Friday, 29 May 2020 - 12:01 UTC
925 days. That is the amount of time we had to wait since we last saw a M-class solar flare on the Sun. But today the wait is over. An impulsive M1.19 solar flare (minor R1 radio blackout) took place on our Sun this morning peaking at 07:24 UTC. NASA's Solar Dynamics Observatory seems to have taken a break from its sun-watching duty for some reason but STEREO Ahead captured the impulsive eruption confirming it comes from a sunspot region near the east limb from Earth's point of view. This sunspot region very likely belongs to Solar Cycle 25 due to its high latitude and it could even be the first M-class solar flare of Solar Cycle 25 depending on if we have passed solar minimum or not.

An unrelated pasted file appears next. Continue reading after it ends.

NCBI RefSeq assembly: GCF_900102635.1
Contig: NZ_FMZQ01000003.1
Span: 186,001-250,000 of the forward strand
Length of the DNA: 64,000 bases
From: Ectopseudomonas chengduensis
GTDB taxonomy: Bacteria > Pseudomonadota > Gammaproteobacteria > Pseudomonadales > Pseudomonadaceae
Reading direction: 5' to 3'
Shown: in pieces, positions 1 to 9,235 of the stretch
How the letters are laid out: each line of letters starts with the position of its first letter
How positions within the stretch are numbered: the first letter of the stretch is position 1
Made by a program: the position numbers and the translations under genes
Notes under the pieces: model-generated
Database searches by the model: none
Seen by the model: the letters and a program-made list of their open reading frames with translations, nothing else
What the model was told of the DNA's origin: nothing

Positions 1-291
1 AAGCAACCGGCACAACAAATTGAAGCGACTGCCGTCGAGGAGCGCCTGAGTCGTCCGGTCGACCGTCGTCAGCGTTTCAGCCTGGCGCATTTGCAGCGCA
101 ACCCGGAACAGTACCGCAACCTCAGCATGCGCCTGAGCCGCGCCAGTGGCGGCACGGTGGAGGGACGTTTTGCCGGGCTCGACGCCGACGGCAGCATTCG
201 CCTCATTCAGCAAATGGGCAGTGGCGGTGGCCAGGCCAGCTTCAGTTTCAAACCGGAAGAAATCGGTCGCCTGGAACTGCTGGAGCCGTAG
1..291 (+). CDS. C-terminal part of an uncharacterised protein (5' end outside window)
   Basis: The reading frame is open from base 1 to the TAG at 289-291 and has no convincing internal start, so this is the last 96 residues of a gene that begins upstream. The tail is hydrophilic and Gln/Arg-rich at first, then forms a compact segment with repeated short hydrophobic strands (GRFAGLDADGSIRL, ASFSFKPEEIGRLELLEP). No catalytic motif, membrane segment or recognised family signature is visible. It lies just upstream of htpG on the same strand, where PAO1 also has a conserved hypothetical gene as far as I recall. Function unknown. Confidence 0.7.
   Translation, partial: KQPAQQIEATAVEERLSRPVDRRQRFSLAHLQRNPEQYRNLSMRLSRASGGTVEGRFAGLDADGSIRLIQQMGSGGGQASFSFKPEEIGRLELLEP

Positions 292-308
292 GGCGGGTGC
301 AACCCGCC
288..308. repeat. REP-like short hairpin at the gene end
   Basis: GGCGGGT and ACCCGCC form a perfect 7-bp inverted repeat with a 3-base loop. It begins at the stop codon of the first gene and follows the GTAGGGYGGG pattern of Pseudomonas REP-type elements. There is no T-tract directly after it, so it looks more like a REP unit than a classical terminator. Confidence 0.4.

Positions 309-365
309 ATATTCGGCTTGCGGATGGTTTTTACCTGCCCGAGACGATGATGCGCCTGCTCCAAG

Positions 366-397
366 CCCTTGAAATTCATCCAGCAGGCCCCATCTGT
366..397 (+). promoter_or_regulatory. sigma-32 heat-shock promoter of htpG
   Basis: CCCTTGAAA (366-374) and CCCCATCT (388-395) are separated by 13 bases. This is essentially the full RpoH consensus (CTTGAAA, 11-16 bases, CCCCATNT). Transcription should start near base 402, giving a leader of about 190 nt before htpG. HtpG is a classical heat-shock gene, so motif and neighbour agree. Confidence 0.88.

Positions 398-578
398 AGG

The M1.1 solar flare (R1) that peaked today at 07:24 UTC is the first M-class flare of a sunspot region that belongs to Solar Cycle 25 and the first M-class flare in 925 days! The flare took place at the east limb from Earth's point of view and produced a nice coronal wave. pic.twitter.com/gOcBpgDQRY— SpaceWeatherLive (@_SpaceWeather_) May 29, 2020
The solar flare was of a very short duration (which we call an impulsive event) but did produce a nice little coronal wave as you can see on the images made by STEREO Ahead featured in the tweet above. A small coronal mass ejection became visible on the SOHO/LASCO coronagraph following the M-class event but due to the location of the eruption, it is of course not aimed at Earth.
This M-class solar flares was followed by a near M-class event at 10:46 UTC peaking at C9.3. Interesting times and possibly a historic moment if this indeed is the first M-class event of the new Solar Cycle.
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